Disclosure: What Happens If I Fail To Disclose?

Disclosure is a key part of the business sale process. The consequences of failing to disclose critical incidents before the date of completion can lead to serious repercussions for both sides of the transaction. Before the sale of any business is completed, the Vendor will be asked to warrant numerous circumstances (such as no outstanding health and safety claims, all taxes paid up to date and are correct). As part of this process, a disclosure letter and bundle will be prepared by the Vendor’s solicitors. 

What is a ‘Disclosure’?

Disclosure is a defence against a warranty. If there have been any significant incidents up to and including the day of completion – for example, a health and safety breach, changes to a customer contract, or a product recall - this needs to be covered in the disclosure letter. 

Below is a real example of an incident that was not disclosed to the Buyer, and which led to major costs for both the previous and new owners of a food packing business:

The company packed powdered food supplements for major retailers. Six weeks prior to completion, a blue plastic bag became shredded in the food processing machinery. As a result, tiny plastic particles were dispersed into the powdered food and the contaminated products were then sent out to distributors. After the business was sold, the plastic particles were discovered by a leading pharmaceutical company and there was a product recall. The failure to disclose such a major incident led to enormous costs for the Vendor including a warranty claim for compensation not covered by insurance.

Another example of a real-life scenario is where a cardboard box manufacturer lost a major customer contract prior to completion but failed to disclose this to the Buyer: 

Sometime after completion, the new owner (Buyer) found a letter sat in a drawer that was dated over a month prior to the completion date.  The letter was from a major customer stating that a large contract would be cancelled. Due to this discovery, the business became unviable, and the Buyer successfully issued a warranty claim receiving the full purchase price back for the business.

As a Vendor, you may be asked to warrant that, for example, your health & safety/accident book is up to date and there are no issues (to the best of your knowledge). However, if there has been a non-disclosed health & safety breach just before completion, this could cause big problems. Below is another real-life example of a non-disclosed incident - this time, it was for a business specialising in food ingredients:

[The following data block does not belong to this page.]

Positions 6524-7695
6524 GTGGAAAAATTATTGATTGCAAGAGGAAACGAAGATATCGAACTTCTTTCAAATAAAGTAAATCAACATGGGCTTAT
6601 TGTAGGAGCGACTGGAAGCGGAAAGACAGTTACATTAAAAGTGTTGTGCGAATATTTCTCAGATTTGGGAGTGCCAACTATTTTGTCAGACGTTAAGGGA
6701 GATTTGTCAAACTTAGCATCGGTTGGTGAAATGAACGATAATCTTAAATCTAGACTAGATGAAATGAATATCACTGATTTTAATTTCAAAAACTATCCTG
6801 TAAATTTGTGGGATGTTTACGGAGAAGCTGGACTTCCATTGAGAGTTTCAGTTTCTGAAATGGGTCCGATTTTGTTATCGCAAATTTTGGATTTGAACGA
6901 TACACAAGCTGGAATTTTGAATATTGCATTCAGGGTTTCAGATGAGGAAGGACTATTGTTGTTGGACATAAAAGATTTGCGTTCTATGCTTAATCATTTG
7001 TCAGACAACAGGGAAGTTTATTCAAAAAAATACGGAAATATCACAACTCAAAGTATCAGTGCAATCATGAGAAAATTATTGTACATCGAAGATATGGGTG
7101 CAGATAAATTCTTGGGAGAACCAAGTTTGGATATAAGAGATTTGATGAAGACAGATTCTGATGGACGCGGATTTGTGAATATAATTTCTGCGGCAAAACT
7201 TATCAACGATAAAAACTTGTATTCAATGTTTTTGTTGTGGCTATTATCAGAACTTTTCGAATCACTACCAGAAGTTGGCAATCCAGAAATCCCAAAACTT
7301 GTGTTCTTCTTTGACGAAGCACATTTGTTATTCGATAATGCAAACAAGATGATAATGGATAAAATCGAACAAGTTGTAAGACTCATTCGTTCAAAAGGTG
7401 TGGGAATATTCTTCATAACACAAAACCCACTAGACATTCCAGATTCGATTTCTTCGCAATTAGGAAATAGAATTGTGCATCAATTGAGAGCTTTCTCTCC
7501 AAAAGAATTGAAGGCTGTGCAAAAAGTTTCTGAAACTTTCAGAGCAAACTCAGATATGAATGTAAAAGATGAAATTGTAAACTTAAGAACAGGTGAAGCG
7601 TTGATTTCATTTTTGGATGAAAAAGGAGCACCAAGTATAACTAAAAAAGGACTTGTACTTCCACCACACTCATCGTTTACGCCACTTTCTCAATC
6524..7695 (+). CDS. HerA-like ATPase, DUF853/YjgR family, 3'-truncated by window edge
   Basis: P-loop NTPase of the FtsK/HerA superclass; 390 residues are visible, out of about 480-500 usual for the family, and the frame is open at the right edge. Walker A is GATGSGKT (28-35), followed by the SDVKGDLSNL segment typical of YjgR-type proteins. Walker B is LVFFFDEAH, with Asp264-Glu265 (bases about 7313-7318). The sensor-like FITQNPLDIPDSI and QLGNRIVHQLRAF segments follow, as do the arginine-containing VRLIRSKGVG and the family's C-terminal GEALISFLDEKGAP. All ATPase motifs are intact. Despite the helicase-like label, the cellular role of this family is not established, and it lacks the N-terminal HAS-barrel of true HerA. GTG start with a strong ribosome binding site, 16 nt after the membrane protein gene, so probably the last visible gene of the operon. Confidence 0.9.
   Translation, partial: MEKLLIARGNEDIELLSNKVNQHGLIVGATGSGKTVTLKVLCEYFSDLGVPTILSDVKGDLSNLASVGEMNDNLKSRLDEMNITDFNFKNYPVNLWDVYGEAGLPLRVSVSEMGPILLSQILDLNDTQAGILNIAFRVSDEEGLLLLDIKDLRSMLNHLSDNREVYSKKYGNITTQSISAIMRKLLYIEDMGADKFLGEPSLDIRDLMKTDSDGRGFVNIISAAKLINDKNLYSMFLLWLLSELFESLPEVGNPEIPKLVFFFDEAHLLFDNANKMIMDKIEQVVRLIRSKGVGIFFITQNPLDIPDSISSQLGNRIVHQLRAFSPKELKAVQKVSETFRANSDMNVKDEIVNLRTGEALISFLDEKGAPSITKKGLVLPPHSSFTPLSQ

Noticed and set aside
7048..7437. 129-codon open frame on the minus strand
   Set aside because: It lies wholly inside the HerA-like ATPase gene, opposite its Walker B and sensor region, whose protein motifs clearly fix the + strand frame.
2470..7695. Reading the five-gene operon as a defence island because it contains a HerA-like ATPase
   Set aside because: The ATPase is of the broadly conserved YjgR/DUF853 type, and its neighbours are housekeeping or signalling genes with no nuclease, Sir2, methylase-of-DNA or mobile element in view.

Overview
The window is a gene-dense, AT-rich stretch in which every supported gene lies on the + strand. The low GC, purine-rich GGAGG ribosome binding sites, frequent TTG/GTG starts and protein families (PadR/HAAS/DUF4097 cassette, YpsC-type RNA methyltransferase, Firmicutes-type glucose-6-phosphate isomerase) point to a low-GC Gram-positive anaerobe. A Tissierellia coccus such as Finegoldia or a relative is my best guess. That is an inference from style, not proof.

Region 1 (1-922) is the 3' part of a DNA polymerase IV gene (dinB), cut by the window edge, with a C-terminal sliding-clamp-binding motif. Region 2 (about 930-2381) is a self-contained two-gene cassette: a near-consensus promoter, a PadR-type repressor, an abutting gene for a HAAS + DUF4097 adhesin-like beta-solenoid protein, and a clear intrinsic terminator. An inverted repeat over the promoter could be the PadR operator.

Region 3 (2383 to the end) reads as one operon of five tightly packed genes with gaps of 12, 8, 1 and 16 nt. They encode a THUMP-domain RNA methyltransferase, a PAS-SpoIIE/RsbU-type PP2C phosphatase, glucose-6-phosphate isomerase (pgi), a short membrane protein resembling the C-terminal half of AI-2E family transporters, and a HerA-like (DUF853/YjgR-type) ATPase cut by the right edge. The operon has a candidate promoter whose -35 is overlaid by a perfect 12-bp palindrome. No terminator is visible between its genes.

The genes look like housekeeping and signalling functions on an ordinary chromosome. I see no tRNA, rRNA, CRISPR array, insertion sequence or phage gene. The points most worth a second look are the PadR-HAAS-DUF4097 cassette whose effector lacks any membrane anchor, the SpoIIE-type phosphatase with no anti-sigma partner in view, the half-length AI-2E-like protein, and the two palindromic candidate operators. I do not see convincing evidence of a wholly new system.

The day prior to completion, the Factory Manager was counting stock in the warehouse and got concentrated liquid in his eyes, which temporarily blinded him. This was a health & safety incident and the Factory Manager ended up in hospital which potentially meant an employer’s liability.  Due to the close timing of the imminent sale (the next day) the warranty had already been completed to say that the accident book was up to date.

We added a last-minute section to the disclosure letter, which stated exactly what had occurred including the current condition of Factory Manager. As the incident had been disclosed to the Buyer, they had to accept this as a fair disclosure; even though the information was brief and provided at very short notice.  Had the Vendor not told the Buyer about the incident, they could potentially have had a warranty claim brought against them. 

When a Vendor fails to disclose important points during a completion, this can expose the Vendor to subsequent warranty claims, sale falling through, or the Vendor being subsequently approached for a breach of warranty and possibly sued at a later date. 

If you are selling your business, you should always submit a full disclosure with your legal bundle – don’t take the risk!

If you would like advice on disclosure and any aspect of business sale, please call 01455 244444. 

Please note that any information provided in this article cannot be considered as tax or legal advice. Always consult a solicitor for legal advice, or a specialist adviser for surveys and reports.

Posted on 29th January 2019 by George Seward  |  Permalink

About our news
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Our principal, George Seward, has enviable expertise and experience in the field of food business sales and mergers.

The news presented in our blog is all written by George. Should you wish to speak to him about any of the issues discussed, please call our office directly on:

01455 244 444